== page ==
The word “motivation” is, of course, derived from the word “motive,” which means a need, want or actualizing force. Another way to describe it is the behavioral process of being sparked into action in order to accomplish your goals and better your life.
The hard part about motivation is not knowing exactly what it is. The trick is to understand and utilize it so as to most effectively apply it to your own personal life.
The overwhelming majority of us recognize how important motivation is in helping us achieve our goals. Ever buy a dress or pair of pants a size too small as a motivator to lose a couple of pounds?
Even if you haven’t, we can all agree that the stronger the motivator, the more likely the success. Which do you think would be the more powerful motivator: a too-small dress that cost $100 or one that cost $1,000?
What this example tells us is that you have to make your motivation mean something. It has to count. With that in mind, let’s take a look at two different kinds of motivation.
- Extrinsic Motivation: This type ofmotivation refers to the avoidance of something for fear of the consequences. Think of it as what causes you to stop at a yellow light for fear of the traffic cop or camera. For the purpose of this article, remember that when you are governed by extrinsic motivation, you are not fully in alignment with your goals.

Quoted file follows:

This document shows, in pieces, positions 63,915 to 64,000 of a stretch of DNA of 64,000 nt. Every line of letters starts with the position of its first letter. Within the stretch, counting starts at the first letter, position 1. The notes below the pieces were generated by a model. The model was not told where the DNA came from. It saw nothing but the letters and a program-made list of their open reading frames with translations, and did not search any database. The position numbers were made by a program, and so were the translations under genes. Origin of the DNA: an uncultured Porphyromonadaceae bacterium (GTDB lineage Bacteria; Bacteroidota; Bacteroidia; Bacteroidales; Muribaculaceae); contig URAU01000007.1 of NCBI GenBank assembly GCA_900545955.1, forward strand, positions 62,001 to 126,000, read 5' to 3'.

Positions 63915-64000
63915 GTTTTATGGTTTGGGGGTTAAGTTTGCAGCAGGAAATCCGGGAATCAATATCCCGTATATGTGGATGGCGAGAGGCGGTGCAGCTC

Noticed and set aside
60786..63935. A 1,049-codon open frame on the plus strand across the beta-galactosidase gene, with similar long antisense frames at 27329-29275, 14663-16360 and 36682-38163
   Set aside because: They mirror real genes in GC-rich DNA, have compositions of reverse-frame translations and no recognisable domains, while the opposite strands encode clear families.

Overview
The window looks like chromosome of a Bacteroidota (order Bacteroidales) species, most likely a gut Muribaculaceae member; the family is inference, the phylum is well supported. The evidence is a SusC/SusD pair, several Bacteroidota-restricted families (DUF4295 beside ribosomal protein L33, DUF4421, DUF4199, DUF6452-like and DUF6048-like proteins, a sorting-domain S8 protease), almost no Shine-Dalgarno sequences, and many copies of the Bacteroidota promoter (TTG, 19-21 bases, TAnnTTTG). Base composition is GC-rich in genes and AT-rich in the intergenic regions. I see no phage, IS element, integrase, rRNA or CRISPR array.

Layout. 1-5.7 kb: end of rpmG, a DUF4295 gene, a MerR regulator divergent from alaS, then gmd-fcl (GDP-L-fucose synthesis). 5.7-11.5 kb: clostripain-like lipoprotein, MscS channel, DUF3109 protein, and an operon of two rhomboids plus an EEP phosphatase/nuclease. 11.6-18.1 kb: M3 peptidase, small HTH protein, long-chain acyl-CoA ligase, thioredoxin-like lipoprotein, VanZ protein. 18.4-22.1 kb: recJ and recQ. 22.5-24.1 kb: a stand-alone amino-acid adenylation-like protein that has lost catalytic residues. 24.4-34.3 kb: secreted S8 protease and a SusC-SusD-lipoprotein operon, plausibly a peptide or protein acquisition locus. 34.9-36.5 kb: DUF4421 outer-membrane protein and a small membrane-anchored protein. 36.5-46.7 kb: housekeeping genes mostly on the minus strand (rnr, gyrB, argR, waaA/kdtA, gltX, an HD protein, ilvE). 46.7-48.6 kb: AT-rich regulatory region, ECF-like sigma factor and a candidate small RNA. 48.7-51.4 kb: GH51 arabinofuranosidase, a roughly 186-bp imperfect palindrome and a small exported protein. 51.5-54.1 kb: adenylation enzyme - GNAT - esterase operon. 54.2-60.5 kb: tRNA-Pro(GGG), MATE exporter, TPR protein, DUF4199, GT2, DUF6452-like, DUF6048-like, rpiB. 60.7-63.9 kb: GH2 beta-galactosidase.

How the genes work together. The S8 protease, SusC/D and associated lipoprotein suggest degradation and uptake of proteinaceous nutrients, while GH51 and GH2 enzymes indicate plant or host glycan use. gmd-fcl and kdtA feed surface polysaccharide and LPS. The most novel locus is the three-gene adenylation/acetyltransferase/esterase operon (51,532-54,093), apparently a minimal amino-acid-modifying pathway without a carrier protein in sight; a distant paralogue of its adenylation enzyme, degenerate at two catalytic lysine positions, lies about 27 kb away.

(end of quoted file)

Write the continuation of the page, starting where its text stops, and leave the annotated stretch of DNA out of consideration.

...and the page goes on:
- Intrinsic Motivation: On the other hand, intrinsic motivation can be thought of as a magnet pulling you toward something. According to it’s “a stimulation that drives an individual to adopt or change a behavior for his or her own internal satisfaction or fulfillment.” When you are governed by your intrinsic motivation, you are fully in alignment with your goals.
Of course, whether your motivation is intrinsic or extrinsic, you stand little chance of reaching your goals unless you have an adequate supply of self-discipline, which I call self-motivation. In other words, you must have the ability to focus on what needs to be done without influence or distraction from other people or situations, so as to follow through to completion.
For the fortunate few, this ability is inherent in their personality. Often they are born with it, or it was instilled in them by nurturing parents. However, most of us have to work at it.
Measure your self-motivation on a scale of 1 to 10. Is it strong, or does it need attention and strengthening? If you think you’re probably less than 7, you need to do some self-motivation work. Here’s how:
- Be clear about your unique path to fulfillment.
As I explained in a previous articl your “Place of Choice” is where you recognize what brings you fulfillment. You are not limited by fears, doubts or undue concerns regarding the opinions of others. It’s what nurtures your self-motivation. It symbolizes the best version of yourself and represents your dreams, aspirations and laudable intentions. From here, anything is possible.
Now, the “Point of Decision” represents your immediate reality — the need for doable action. It’s where you are when you focus on your options. In other words, what exactly are you going to do as a result of your Place of Choice?